The brand registry is not without risk, however. When Amazon receives a request to join the registry, it sends an email to the correspondence address on file with the U.S. Patent and Trademark Office for the registered trademark. This email contains a code that the trademark owner then uses to control its brand registry account (appoint administrators, etc.). Sophisticated infringers have begun changing the correspondence address in the USPTO records so that when the brand owner adds a trademark to the Amazon brand registry, the infringer will receive the email with the verification code. These email addresses are often from a secure private email domain so that the originator cannot be identified. One way to protect against this scam is to check the correspondence address for your registered trademark before adding it to the Amazon brand registry.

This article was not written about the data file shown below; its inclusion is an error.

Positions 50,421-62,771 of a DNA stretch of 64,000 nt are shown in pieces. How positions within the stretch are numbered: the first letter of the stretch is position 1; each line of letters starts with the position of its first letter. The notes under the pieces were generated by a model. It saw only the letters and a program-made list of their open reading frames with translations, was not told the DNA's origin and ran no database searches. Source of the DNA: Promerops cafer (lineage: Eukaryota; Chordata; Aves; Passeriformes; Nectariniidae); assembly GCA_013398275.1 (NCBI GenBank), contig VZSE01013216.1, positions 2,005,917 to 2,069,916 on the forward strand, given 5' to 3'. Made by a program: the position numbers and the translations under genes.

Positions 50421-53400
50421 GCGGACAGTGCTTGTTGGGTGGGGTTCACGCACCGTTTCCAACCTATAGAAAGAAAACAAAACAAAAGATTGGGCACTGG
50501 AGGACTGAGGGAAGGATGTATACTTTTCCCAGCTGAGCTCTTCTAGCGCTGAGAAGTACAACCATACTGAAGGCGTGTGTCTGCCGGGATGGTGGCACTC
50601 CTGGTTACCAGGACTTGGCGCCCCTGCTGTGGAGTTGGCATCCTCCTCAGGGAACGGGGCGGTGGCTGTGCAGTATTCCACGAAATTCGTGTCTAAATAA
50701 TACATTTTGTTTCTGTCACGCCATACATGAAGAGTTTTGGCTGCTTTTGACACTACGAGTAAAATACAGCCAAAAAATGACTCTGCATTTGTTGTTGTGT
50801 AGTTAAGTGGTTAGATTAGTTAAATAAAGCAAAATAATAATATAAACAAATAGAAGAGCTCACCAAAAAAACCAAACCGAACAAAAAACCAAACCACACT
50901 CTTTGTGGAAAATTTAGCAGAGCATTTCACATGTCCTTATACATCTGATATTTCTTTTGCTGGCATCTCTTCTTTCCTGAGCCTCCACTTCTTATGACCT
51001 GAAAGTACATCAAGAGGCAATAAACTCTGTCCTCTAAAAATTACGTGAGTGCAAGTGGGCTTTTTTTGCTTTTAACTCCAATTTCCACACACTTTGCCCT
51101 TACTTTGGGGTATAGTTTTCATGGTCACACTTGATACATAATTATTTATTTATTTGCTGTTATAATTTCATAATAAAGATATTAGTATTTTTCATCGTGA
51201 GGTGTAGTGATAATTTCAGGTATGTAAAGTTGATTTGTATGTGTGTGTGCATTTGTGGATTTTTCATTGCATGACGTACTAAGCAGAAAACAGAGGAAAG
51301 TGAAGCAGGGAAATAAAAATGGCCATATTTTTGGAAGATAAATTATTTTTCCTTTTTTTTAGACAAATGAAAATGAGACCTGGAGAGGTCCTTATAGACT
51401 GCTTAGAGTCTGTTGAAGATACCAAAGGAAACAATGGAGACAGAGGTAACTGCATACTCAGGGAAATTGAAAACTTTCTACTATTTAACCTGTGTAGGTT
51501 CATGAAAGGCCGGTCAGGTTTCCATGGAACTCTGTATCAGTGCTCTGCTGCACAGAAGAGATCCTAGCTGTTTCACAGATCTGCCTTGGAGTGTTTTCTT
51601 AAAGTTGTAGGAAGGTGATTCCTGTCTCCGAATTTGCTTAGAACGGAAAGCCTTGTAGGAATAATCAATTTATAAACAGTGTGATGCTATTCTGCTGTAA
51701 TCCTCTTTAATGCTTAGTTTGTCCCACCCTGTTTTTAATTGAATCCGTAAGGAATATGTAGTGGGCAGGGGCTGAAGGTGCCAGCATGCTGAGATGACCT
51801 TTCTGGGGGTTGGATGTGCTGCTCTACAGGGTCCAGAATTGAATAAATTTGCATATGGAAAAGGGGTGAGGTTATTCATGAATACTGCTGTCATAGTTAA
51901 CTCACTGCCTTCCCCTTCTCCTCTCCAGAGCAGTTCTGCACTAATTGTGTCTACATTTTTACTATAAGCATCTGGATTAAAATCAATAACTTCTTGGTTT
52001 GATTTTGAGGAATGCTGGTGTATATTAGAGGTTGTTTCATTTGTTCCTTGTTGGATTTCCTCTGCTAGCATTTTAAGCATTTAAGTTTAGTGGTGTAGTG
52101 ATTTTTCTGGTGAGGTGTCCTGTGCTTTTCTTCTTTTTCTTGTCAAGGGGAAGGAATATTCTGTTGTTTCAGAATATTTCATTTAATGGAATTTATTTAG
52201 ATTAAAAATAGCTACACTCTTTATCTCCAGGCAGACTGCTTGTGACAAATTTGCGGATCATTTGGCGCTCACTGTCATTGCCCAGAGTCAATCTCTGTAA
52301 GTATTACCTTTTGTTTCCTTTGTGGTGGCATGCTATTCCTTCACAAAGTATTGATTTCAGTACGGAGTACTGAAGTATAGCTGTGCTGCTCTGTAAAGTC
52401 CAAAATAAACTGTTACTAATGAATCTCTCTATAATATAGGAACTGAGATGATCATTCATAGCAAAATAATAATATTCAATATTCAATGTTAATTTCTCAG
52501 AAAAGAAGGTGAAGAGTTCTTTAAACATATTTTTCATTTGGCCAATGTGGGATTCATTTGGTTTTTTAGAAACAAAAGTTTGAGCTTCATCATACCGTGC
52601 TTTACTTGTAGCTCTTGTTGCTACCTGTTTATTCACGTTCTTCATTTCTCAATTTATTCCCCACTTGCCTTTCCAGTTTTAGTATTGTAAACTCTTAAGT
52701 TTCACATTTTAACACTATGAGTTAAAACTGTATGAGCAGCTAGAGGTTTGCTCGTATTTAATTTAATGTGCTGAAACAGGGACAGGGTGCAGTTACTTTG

Amazon is not the only online retail platform that will remove infringing product listings based on a complaint submitted by the trademark owner. Sites such as Apple, eBay, Etsy, Jet, Bonanza and a myriad of others have similar takedown procedures. Review the site’s legal terms and conditions for details on how to submit a complaint. The development of a strategy for combatting infringers via third-party retail platforms can be particularly effective where the infringer is uncooperative (for example, in response to a cease and desist letter) or where it is impossible to identify the infringer.

Antoinette (Toni) Tease is a registered patent attorney who practices in the areas of intellectual property and technology law.

Antoinette M. Tease, P.L.L.C. Toni can be contacted at: toni@teaselaw.com